Quadracycle. Hippomobile. Benzene buggy. In the early days of motoring, there was no consensus as to what to call these wheeled, self-powered contraptions that belched smoke as they chugged around horses. The term "car" had long been applied to railcars, and by the arrival of the 20th century the word "autocar" had become the preferred name. But that didn't sit right on the continent, where a French word for steam-powered buses was gaining favor as the catch-all for any horse-free carriage. On this date in 1899, The New York Times ran an editorial inveighing against such vehicles and the ungainly word "automobile." Contrary to recent claims, it wasn't the first time the word "automobile" had been used in print in English; this Scientific American article predates the Times by seven months, and many ads already used the moniker as well. But it did make the name stick:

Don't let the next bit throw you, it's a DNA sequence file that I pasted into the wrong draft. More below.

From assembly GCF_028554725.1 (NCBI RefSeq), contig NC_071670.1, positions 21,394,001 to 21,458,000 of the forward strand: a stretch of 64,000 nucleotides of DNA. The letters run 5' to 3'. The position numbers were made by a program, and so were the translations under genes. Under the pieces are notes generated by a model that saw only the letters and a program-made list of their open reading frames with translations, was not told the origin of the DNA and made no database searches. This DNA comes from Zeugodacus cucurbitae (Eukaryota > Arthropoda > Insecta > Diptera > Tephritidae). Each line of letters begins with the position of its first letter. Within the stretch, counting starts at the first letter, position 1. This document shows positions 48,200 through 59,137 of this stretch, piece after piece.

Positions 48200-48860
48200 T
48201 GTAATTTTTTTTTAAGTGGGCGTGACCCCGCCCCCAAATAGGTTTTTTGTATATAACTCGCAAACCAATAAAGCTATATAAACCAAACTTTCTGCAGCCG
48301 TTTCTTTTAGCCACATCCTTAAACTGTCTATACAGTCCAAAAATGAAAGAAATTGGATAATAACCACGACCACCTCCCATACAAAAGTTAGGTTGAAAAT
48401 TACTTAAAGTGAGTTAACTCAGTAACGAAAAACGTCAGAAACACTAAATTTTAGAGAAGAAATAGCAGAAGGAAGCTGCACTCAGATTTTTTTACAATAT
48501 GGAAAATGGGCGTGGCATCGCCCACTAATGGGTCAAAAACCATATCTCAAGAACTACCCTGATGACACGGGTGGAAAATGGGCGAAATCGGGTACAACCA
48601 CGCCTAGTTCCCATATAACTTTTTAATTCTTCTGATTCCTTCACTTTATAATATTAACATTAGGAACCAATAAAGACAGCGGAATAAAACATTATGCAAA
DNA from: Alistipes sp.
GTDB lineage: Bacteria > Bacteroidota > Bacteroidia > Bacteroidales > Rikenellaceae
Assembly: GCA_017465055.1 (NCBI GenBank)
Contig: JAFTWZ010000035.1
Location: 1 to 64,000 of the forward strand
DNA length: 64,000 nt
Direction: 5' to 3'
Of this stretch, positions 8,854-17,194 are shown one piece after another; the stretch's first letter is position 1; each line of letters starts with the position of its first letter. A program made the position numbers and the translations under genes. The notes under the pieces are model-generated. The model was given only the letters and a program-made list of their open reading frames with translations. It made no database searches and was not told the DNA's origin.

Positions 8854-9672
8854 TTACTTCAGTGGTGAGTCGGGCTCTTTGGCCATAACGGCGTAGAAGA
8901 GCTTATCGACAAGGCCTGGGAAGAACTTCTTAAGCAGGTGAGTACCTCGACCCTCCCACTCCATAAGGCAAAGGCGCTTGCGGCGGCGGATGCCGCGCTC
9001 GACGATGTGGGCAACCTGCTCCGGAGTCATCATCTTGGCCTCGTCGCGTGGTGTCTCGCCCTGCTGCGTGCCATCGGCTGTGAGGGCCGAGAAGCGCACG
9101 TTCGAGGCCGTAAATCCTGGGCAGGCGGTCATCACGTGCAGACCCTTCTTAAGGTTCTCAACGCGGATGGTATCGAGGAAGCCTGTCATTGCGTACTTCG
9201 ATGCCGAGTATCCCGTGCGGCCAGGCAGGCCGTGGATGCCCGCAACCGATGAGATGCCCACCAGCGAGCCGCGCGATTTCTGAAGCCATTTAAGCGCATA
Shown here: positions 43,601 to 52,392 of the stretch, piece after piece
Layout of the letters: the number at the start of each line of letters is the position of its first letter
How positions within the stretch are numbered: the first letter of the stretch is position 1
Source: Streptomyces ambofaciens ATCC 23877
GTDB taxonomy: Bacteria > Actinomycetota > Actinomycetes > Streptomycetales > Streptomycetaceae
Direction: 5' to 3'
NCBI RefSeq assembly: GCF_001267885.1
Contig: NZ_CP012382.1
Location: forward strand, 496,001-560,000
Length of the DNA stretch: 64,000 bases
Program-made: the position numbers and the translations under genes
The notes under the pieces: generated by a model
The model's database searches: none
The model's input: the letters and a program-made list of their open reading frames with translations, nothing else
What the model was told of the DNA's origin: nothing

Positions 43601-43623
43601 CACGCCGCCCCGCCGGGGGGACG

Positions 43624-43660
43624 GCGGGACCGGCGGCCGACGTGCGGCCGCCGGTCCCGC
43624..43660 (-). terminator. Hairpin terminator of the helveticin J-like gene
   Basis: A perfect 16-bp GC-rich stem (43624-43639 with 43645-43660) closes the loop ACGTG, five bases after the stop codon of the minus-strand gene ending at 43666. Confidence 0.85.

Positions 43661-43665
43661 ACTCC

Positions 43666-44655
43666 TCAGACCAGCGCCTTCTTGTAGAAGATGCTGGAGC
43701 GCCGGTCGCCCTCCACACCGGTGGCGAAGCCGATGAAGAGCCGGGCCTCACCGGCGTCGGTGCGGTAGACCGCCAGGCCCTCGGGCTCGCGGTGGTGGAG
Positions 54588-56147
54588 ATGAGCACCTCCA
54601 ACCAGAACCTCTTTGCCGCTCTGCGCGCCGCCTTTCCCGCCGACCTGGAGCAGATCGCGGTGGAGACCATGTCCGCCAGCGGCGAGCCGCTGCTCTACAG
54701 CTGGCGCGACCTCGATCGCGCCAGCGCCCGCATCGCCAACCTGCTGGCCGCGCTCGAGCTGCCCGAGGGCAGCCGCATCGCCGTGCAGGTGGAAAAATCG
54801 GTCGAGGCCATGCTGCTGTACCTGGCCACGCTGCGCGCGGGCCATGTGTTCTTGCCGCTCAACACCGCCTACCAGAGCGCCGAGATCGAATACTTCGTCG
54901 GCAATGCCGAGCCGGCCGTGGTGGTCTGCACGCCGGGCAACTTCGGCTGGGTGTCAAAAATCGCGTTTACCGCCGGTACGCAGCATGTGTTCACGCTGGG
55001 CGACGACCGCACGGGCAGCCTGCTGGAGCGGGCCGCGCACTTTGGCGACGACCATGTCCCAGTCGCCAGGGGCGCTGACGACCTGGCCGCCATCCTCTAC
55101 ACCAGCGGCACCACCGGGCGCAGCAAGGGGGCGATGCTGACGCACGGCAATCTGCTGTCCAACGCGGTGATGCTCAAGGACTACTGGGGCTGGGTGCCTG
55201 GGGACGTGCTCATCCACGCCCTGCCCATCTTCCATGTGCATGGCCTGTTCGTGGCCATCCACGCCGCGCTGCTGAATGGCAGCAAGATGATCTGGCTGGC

There is something uncanny about these newfangled vehicles. They are all unutterably ugly and never a one of them has been provided with a good or even an endurable name. The French, who are usually orthodox in their etymology if in nothing else, have evolved "automobile," which being half Greek and half Latin is so near to indecent that we print it with hesitation; while speakers of English have been fatally attracted by the irrelevant word “horseless.”
Despite its protests, the Times soon switched its house style to use automobile as the preferred term.